Thursday, July 23, 2009

Zones, Roads, and Mail

The country of El Salvador is divided into 14 departamentos, or states. Within each state are many cities, or ciudads. Geoff and I reside in the city of San Salvador, which is also located in the state of San Salvador. This city is the capital city of the country, but even within it there appears to be a vast disparity in wealth. The city further subdivides into zonas, or zones. Our apartment is in Colonia de San Benito, which -- depending on whom you ask -- is either itself a tiny zone spanning a few blocks in diameter, or is embedded in a bigger zone (Zona Rosa). In any case, we finally got some sort of address for the apartment when we signed the lease, but even without it, our mattress delivery guys had figured out where to find us based only on the zone information and the building name. Because the city is so small and compact, things are easy to find here and addresses are not too specific.

That said, we still need to test out our address before we set up permanent mail-forwarding from the States. Geoff has been doing a good amount of research, and it looks like we can either get a service that scans in our mail, or one that forwards them periodically without examining the mail. I think we are going with the latter. For now, all of our mail is sent to and held by Geoff's parents in New Jersey.


Speaking of geography, trying to find a good city map here has been nearly impossible, and I have just about given up on the notion altogether. A free map that we got from a local restaurateur has turned out to be the best thus far. It highlights the roundabouts and major streets, even though it does unfortunately omit certain smaller streets. The roundabouts are important, because here you are very restricted in where you can make left turns. I would say maybe one out of every 6 or 7 streets allows left turns, and -- because the streets themselves curve -- before you know it, you are already going in the wrong direction altogether. The roundabouts are useful in allowing you to make all kinds of turns. Another traffic peculiarity here is that when you come to an intersection of two major streets, where there is no roundabout there is often a road bridge that raises the traffic from one road to be above the other. This avoids unnecessary waiting at the intersection, and is actually very useful, if you're familiar enough with the roads to anticipate the intersection. Their labeling of the roads is different from that of the States. When I get a chance, I'll take a picture. Geoff and I had a wild ride on the first day, trying to figure out what those signs mean and where we were on the map...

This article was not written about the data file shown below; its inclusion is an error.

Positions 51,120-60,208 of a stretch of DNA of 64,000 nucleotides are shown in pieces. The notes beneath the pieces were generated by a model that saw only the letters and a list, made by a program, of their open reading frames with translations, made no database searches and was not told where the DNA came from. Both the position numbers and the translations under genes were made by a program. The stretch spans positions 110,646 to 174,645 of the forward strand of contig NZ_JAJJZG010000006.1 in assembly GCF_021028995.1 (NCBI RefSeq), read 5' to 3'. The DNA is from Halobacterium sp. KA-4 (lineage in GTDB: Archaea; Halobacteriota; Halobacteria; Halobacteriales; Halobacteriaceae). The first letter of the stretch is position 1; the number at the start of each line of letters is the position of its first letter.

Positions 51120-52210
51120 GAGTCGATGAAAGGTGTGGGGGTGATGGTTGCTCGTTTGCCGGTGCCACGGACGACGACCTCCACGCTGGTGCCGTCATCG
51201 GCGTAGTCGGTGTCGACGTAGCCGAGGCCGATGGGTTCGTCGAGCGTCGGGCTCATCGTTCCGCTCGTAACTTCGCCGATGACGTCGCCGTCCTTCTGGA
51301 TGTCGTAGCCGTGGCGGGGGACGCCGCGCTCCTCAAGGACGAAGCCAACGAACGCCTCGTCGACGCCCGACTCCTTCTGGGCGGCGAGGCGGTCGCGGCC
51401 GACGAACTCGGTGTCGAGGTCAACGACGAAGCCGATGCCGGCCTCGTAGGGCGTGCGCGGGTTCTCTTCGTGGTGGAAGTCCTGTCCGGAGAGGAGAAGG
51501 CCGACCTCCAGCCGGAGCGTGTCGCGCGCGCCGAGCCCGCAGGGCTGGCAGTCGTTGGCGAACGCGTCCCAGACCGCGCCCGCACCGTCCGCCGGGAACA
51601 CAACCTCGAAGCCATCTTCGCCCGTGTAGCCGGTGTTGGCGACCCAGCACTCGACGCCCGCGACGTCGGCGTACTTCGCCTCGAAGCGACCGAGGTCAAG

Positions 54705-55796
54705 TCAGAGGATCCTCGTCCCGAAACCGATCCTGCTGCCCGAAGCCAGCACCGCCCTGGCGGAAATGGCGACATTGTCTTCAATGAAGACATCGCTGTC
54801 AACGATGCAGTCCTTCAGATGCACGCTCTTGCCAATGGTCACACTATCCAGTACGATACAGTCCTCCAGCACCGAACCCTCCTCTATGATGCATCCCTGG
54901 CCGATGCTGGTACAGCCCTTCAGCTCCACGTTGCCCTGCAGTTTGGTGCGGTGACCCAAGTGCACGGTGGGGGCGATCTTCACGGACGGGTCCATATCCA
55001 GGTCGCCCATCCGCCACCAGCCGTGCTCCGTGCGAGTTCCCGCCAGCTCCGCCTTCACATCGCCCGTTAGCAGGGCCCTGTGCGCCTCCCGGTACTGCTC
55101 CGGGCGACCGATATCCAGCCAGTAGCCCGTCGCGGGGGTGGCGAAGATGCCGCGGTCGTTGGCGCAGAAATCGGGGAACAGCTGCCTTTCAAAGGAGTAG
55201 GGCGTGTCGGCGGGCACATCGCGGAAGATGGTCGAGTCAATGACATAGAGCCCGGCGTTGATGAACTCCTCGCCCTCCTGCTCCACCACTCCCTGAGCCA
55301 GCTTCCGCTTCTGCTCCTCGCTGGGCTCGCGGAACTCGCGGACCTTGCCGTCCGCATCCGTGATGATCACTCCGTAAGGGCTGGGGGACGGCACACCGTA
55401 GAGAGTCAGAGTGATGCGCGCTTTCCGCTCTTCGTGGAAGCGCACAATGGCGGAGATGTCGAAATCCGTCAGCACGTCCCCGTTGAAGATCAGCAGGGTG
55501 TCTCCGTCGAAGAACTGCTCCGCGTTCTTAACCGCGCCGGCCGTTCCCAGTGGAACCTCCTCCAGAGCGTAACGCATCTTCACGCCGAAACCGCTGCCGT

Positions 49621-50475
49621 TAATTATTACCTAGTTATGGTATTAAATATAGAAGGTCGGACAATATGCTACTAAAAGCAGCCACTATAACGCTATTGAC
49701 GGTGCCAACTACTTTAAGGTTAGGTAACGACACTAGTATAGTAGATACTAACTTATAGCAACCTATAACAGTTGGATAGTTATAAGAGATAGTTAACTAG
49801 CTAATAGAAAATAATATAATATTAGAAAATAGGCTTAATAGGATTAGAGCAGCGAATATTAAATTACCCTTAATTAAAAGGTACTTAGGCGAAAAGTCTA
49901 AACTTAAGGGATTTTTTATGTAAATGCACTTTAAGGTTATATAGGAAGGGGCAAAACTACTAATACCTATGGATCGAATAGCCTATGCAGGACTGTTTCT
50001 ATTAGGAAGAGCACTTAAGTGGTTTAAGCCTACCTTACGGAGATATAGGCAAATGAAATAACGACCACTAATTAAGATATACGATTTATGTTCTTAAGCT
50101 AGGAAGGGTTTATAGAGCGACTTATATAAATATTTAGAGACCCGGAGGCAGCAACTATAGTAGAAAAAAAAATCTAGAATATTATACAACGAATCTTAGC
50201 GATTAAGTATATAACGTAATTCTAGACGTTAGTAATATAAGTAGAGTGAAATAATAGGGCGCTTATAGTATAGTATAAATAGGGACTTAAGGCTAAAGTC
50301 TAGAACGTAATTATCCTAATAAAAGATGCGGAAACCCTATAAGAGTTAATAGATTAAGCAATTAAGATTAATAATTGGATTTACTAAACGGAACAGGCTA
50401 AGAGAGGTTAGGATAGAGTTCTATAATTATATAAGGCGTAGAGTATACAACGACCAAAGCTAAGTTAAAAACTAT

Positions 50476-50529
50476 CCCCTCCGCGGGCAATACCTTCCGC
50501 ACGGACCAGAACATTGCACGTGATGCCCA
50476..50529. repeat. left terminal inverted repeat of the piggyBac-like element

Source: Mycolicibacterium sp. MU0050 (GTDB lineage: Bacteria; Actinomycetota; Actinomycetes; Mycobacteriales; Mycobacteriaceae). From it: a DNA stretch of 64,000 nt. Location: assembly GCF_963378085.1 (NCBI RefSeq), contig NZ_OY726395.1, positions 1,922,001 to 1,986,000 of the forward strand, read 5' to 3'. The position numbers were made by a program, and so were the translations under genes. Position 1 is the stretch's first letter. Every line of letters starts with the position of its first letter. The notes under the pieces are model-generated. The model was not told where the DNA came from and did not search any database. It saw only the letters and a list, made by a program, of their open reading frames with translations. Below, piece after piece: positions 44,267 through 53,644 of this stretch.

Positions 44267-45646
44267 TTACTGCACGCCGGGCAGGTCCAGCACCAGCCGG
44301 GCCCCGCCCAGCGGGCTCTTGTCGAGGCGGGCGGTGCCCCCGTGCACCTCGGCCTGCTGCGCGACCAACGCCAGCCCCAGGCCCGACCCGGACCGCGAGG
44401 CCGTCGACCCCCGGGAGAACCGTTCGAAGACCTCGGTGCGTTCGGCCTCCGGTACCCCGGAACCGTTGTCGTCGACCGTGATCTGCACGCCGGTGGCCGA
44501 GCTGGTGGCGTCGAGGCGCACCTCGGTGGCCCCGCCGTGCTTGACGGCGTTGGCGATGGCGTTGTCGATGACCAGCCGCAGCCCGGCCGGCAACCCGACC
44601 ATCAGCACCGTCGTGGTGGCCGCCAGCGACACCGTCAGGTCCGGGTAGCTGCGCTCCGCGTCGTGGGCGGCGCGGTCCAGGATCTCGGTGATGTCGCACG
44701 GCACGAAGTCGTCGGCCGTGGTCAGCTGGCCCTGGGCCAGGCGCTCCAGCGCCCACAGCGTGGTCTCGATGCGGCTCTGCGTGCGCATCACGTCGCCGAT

But, all is well. :) Still missing internet and phone services, but for now Geoff and I are stealing wireless bandwidth from our neighbor, so things are OK. I also miss dancing, but until we buy a car and are able to get out more regularly, my assignment for myself is to expand my jazz collection and jazz knowledge. It's something I had always wanted to do, but hadn't had time for. If you have killer jazz playlists, please do send them my way. :) Adios!

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